Isn't it Time We Stopped Digging?

Phil Smith
ps542 [at]

Doing a degree in archaeology really is for people who like digging holes. We learn to dig to our hearts content in a practical sense; by freezing to the bone in a muddy field, full of beautiful trinkets of massive importance to another, more important academic and, of course, we are given no credit. We are but the mere grunts of the archaeological world. However we are also digging another more significant hole, that which is a deep and dangerous pit of a theoretical manner. Just out of curiosity who amongst you saw the word 'theoretical' and lost interest? I realise I was the one who used the word theoretical, but this is what I'm getting at: Why are issues of philosophy and social responsibility shunned in favour of morbid material based obsession? And more importantly; why are we not given an explanation?

When it comes to the political side of archaeology one of the major issues raised again and again is that we, the future of archaeology, the students young and fresh, are a symbol of imperialism. We are British trained and tutored and constantly encouraged to travel to other nations and continents to 'experience' other cultures. My problem is this; our tutors with their western enthusiasm focus on how we can benefit archaeology. Compare this to the people in the countries whose heritage we are expected to dominate viewing us with scepticism and an anticipation verging on dread. Were you aware of this? I wasn't until I read it for myself in numerous papers and books. Surely this is a more pressing issue than the correct technique for wielding a trowel!? I believe that archaeology is a particularly arrogant discipline - through archaeology we can know everything about everyone because we have radiocarbon dating and morphology and isotope analysis and other miracles at our disposal. Arm this with a degree and a massive bibliography and BOOM you have a virtual walking encyclopaedia. This is an unreasonable attitude, to say the least, and yet it is taught to us. I don't mind people being passionate about what they are interested in but the thought of how anybody can care more about academia than they do the emotional concerns of other human beings is disturbing. More importantly why do we, the students, not recognise let alone challenge this!? In one of my more sinister flights of fantasy I think of reasons why we are not told. Are we trained to ignore our social and political responsibility? After all, that would result in a more neutral, scientifically objective approach to our trinket collecting.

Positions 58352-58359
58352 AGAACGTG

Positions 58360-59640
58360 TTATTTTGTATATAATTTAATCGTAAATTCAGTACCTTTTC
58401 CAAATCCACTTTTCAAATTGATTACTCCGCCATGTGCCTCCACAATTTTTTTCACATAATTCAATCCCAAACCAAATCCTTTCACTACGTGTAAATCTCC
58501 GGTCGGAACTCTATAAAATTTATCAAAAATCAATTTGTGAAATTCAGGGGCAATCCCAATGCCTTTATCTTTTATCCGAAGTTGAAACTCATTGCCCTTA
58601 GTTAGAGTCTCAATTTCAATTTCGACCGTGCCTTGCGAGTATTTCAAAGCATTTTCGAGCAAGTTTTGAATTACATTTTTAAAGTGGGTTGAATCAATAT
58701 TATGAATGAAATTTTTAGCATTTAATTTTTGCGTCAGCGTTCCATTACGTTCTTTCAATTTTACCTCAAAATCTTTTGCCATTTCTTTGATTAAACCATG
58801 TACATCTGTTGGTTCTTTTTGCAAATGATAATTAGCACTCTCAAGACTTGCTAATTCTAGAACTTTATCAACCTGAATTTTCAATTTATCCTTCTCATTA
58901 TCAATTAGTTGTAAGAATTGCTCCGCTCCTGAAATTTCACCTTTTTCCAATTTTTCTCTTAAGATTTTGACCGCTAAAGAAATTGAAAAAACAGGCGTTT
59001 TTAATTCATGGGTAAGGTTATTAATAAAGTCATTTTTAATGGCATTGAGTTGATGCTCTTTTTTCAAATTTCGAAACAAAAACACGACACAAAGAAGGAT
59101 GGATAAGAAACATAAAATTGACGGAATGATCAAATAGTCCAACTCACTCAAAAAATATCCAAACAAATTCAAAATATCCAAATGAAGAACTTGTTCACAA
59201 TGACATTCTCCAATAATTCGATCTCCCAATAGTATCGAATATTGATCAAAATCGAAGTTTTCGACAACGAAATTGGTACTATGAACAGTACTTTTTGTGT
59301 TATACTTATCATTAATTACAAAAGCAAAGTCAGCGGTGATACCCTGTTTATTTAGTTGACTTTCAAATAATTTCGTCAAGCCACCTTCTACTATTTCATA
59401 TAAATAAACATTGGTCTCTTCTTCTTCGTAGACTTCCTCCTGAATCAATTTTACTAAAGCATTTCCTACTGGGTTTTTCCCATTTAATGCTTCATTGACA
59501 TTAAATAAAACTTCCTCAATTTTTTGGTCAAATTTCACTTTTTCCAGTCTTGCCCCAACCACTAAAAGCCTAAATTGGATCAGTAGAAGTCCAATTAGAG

If this doesn't seem bad enough then consider this - in my experience as an archaeology student the theory of the discipline is not only mistreated by elements of the senior establishment itself but also by undergraduates. Studying theory is seen as tedious - which it is - but also as inconsequential, which it definitely isn't. I don't want to drag this article down into the dark and mostly inaccessible (courtesy of the archaeological elitists) world of theory but to sum up what I have witnessed - archaeology is a social discipline and it has consequences and implications far beyond the boundaries of a muddy, grunt infested site. I wouldn't have a problem with people disputing this if the reason was unknown, but it is obvious. The discipline of archaeology focuses more on the material than the social and political because it is a western academic institution. It is a product of its culture and time. The most depressingly ironic fact is this; for a discipline which studies the progression of culture and the changes that occur throughout time, archaeology is so slow in advancing. It reviews how time amongst other factors affects all aspects of humanity and yet refuses to be affected itself. This is because the materialistic mentality of archaeology is absolute thanks to its western roots, trunk and branches. Sadly this ingrains itself every year in the new fruit crop: us.